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What is ‘Auto Insurance’?

An auto insurance is a policy purchased by vehicle owners to mitigate costs associated with getting into an auto accident. Instead of paying out of pocket for auto accidents, people pay annual premiums to an auto insurance company; the company then pays all or most of the costs associated with an auto accident or other vehicle damage.

Breaking Down ‘Auto Insurance’

Auto insurance premiums, or the amount policyholders pay to be insured, vary depending on: age, gender, years of driving experience, accident and moving violation history, and other factors. Most states mandate that all vehicle owners purchase a minimum amount of auto insurance, but many people purchase additional insurance to further protect themselves.
A poor driving record or the desire for more complete coverage will lead to higher premiums. However, you can reduce your premiums by agreeing to take on more risk, which means increasing your deductible.

Standard ‘Auto Insurance’

Auto insurance offered to drivers considered to fall into an average risk profile. Standard auto insurance for a driver takes into account that driver’s characteristics, and the premium charged is based off of actuarial information compiled from similar drivers in the past.

Being able to estimate the risk in underwriting a new policy can make or break an insurance company. If the company prices the policy correctly and understands the claim risk it can be profitable, since the premiums it brings in will exceed the benefits it pays out. If the insurer does not effectively understand the risk associated with underwriting a policy it can wind up paying out more benefits than it receives in premiums.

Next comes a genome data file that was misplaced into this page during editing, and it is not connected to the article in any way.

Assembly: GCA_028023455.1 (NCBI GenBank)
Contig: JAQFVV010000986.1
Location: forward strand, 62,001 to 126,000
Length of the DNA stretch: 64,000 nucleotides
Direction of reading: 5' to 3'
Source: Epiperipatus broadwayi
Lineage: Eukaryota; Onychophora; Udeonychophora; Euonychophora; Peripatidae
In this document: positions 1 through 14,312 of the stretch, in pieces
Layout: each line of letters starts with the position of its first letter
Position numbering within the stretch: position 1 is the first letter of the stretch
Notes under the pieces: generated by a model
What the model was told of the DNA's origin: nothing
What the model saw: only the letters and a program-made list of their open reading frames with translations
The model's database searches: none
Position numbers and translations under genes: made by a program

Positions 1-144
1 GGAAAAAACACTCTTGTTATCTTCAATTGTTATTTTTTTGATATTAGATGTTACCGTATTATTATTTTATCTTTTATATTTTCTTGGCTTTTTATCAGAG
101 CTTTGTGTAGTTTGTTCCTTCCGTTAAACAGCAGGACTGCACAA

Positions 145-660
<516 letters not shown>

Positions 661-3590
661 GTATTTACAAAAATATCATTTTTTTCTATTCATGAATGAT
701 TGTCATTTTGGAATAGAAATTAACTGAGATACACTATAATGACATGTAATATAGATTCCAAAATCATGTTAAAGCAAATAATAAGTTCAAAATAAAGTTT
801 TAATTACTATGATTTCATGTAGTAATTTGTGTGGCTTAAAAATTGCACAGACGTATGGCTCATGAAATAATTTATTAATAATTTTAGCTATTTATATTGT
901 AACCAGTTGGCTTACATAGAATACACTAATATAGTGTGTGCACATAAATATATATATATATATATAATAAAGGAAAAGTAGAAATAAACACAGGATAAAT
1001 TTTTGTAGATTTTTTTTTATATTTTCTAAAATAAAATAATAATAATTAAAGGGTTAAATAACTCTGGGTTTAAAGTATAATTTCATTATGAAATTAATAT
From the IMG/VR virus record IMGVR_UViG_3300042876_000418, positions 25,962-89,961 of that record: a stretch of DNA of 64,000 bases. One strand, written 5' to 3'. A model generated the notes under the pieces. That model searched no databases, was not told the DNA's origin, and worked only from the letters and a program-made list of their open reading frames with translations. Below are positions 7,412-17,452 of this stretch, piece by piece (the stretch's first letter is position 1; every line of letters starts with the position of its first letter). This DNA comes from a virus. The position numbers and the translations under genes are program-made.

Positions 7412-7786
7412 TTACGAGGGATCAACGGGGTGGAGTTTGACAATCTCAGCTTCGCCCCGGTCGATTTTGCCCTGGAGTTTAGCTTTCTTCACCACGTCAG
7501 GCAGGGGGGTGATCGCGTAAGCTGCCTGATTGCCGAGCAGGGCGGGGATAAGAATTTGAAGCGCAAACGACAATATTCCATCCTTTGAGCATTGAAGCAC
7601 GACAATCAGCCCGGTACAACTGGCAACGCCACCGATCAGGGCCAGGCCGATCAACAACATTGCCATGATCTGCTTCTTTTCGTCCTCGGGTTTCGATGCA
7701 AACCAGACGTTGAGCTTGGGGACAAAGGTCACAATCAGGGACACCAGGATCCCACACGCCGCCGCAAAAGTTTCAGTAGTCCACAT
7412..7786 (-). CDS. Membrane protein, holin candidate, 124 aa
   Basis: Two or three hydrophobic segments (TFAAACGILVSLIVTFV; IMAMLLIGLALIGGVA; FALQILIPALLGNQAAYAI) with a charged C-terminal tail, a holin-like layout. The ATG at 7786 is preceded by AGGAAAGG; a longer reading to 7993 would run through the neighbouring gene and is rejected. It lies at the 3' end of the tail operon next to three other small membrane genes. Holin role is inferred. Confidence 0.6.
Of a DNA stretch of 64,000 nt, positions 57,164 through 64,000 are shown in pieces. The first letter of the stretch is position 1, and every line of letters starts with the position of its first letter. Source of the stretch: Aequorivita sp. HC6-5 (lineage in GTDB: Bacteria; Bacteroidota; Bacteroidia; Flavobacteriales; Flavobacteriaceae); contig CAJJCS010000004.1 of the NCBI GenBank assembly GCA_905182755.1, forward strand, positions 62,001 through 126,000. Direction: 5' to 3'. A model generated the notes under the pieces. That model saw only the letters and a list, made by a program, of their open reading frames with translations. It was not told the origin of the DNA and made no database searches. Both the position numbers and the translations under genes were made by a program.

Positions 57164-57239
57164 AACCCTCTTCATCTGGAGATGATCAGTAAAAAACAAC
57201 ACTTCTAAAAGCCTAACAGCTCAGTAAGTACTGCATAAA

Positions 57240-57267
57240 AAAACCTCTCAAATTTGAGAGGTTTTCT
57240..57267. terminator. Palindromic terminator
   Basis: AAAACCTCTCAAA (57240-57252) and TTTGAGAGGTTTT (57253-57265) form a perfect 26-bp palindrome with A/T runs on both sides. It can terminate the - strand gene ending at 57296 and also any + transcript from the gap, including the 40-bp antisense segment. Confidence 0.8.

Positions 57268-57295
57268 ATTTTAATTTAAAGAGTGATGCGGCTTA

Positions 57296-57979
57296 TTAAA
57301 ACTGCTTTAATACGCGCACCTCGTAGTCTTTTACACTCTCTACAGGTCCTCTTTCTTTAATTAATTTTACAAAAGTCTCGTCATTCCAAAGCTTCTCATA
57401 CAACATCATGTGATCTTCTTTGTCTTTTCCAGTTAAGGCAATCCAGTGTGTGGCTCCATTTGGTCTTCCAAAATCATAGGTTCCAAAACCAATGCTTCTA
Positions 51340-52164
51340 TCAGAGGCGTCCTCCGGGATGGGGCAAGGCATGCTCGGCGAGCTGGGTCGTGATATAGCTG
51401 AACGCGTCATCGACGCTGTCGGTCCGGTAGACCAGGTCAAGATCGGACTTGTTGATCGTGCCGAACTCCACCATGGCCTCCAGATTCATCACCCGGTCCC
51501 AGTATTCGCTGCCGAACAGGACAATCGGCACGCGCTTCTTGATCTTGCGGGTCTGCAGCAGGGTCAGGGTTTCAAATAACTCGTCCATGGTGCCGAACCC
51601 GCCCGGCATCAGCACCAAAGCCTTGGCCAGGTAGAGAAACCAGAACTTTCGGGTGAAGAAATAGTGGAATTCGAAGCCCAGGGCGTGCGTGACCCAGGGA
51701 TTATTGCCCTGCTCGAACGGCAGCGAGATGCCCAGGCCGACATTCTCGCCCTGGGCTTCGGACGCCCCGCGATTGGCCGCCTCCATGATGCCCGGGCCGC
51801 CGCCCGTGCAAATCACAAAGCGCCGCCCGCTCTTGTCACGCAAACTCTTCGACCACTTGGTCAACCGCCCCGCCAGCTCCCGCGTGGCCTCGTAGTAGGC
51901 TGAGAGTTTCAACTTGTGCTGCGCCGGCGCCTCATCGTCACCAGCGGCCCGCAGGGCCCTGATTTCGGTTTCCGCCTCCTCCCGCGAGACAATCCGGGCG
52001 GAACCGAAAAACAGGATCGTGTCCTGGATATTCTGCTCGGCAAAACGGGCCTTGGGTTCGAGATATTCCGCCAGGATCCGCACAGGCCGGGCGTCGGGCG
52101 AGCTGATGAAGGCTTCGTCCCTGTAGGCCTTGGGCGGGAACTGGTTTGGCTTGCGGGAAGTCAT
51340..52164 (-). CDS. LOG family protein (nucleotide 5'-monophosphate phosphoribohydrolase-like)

Breaking Down ‘Standard Auto Insurance’

Being able to estimate the risk in underwriting a new policy can make or break an insurance company. If the company prices the policy correctly and understands the claim risk it can be profitable, since the premiums it brings in will exceed the benefits it pays out. If the insurer does not effectively understand the risk associated with underwriting a policy it can wind up paying out more benefits than it receives in premiums.